In researching General Aviation autopilots it seems to me that most commonly the way control surfaces are affected is via a servo that attaches (via a clutch) to the control cable. References here and here.

Are there any autopilots that have a servo that directly attaches to, and actuates the control surface(s) as opposed to indirectly via the control cable?

  • $\begingroup$ Related: How did old autopilots work? $\endgroup$
    – Manu H
    Commented Feb 7, 2020 at 7:47
  • 2
    $\begingroup$ The pilot is supposed to be able to "overpower" the autopilot causing a disconnect. Once the autopilot disconnects, the servos shouldn't provide any input to the control surfaces. This is a lot easier to do when you run the cables around the servo and use a clutch rather than directly connecting to the control surface. $\endgroup$
    – Ron Beyer
    Commented Feb 7, 2020 at 13:05
  • $\begingroup$ Sounds like an answer @RonBeyer. Of course, it doesn't answer "all", but it's a good indicator. $\endgroup$
    – FreeMan
    Commented Feb 7, 2020 at 18:10

2 Answers 2


From the Approval of Flight Guidance Systems AC-25-1239-1C document:

30. Override of the FGS.

a. General. An override of an engaged FGS function is defined as an action taken by the flightcrew intended to prevent, oppose, or alter an operation being conducted by the FGS function without first disengaging that function.

b. Autopilot override.

   (1) With automatic disengagement.
       (a) Override force. The autopilot should disengage when the flightcrew applies a significant override force to the controls. The applicant should interpret “significant” as a force that is consistent with an intention to overpower the autopilot by either or both pilots. The autopilot should not disengage by minor application of force to the controls, such as a pilot gently bumping the control column while entering or exiting a pilot seat during cruise.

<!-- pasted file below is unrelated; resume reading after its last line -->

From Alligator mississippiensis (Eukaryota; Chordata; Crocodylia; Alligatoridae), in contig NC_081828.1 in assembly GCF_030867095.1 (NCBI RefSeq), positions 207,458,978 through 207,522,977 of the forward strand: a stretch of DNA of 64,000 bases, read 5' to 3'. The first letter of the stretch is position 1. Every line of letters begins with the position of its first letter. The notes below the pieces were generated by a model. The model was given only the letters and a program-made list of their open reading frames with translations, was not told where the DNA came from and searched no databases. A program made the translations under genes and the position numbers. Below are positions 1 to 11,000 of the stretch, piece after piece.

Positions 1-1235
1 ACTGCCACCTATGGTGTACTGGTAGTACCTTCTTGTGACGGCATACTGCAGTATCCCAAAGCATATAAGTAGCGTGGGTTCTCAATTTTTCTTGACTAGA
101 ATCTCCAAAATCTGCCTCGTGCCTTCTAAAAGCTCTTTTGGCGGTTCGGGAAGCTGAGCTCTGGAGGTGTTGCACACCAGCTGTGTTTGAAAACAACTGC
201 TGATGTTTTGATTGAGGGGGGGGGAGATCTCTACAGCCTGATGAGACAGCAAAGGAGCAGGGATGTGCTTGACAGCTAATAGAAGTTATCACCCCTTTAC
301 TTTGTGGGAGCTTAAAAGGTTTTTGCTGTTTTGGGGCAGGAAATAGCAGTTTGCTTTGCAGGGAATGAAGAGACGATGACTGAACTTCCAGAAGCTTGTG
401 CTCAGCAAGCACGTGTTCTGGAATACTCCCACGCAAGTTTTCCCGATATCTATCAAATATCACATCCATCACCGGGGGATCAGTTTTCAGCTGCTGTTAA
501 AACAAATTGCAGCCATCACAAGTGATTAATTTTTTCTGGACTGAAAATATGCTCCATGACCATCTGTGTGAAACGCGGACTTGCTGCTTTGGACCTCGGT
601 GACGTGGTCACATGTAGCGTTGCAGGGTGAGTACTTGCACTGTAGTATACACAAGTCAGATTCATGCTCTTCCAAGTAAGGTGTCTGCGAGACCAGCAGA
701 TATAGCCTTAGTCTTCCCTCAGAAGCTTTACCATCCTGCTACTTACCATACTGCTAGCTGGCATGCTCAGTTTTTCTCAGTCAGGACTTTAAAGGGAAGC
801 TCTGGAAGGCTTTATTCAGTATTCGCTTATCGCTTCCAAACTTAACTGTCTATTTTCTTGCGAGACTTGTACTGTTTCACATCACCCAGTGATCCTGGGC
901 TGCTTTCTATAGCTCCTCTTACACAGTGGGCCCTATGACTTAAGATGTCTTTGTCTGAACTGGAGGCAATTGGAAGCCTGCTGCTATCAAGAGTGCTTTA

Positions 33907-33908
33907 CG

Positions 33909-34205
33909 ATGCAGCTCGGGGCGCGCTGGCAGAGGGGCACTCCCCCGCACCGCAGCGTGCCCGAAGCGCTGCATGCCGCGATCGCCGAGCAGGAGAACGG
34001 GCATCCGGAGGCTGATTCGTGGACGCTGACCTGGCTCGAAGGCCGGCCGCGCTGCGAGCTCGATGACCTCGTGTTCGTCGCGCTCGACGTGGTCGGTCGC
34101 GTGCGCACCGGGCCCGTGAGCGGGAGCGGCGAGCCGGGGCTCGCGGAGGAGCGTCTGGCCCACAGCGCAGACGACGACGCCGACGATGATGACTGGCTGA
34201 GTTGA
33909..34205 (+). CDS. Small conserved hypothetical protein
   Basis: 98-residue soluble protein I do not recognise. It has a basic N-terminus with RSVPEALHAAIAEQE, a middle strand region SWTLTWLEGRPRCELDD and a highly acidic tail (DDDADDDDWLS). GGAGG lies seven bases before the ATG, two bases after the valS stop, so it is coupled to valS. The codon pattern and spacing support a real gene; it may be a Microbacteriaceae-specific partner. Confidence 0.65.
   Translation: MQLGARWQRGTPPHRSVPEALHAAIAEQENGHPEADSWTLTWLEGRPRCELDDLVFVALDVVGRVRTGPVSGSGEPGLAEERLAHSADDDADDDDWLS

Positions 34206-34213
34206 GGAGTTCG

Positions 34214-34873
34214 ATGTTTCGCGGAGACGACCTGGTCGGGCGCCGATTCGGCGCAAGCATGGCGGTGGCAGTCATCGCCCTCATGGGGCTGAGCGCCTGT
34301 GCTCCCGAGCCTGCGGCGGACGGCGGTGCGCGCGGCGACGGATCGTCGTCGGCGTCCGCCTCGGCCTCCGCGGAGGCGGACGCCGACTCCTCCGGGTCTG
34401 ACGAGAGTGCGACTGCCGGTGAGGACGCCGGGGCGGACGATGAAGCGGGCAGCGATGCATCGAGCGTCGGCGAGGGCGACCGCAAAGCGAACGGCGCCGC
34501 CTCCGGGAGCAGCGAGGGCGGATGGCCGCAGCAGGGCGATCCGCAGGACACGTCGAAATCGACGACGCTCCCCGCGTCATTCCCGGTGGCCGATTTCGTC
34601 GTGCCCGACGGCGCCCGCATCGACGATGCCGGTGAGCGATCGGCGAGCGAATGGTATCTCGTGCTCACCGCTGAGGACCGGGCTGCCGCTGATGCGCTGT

(Page 37)

It goes on to say that 25lbs of force has been determined to be a significant override force level for "other than approach" operations. This may be difficult to measure using a system that just looks at the force on the control surface since normal operations may cause force feedback through the surface. There would have to be a way to measure the pilots force in conjunction with the control surface force and determine if the pilot is trying to override the servo.

GA aircraft are not normally equipped with all the "bells and whistles", autopilots are typically optional equipment. This means that the autopilot system needs to "fit in" to the existing control system architecture. Adding bosses, actuators, connection points, holes, etc to an airframe to accommodate an autopilot is a "significant modification" that may require a new type certificate or an STC.

The easiest way around this is to use servo controls with clutches that move existing control cables. This way the pilots force is directly measurable on the control system. Using magnetic clutches the autopilot can easily disconnect itself, worst case, by popping the autopilot breaker (although this is not an acceptable disconnection procedure).

I can't say that there are no GA aircraft that don't use a different mechanism, but I've never heard of one.


To be able to drive a primary control circuit, the AP uses what is in effect a bi-directional cable winch that allows a small electric motor to apply the normal forces a pilot does. Pretty much all conventional cable operated flight control systems use that kind of A/P servo. So you can say that the A/P is driving the control surface directly, just like the pilot, but the A/P servo is a fairly "weak" pilot in that it's maximum force is less than a human pilot can generate, only what is needed for normal control.

The servo's electric motor drives a winch capstan drum through a reduction gearbox, and the winch cables are tied in somehow to the cable circuit itself to be able to pull on either side of the cable circuit, or into a bellcrank in the circuit when the motor is energized in one direction or the other.

There are two clutches between the motor and the capstan drum; an on-off tooth clutch and a slip clutch. The tooth clutch is two discs with radial gear teeth around the perimeter that intermesh when the discs are brought together. This clutch is operated by the A/P computer when the A/P is engaged/disengaged by the pilot (or disengaged by the A/P computer for various reasons), and is either fully engaged or not engaged. They are normally spring loaded disengaged and have to be energized by solenoid to be engaged, so they are normally fail-passive electrically speaking.

But just in case they do jam together for some reason, just upstream or downstream of the tooth clutch is a passive slip clutch that is there in case the tooth clutch can't disengage, so that the control circuit is not completely immobilized by a dead servo that can't disconnect (it also limits the force the servo can apply).

You will be able to move the controls by forcing the clutch to slip, but the effort is very high and it is quite unpleasant to have to control the airplane with controls that feel like they are set in partially cured concrete, but at least you can move them.


You must log in to answer this question.

Not the answer you're looking for? Browse other questions tagged .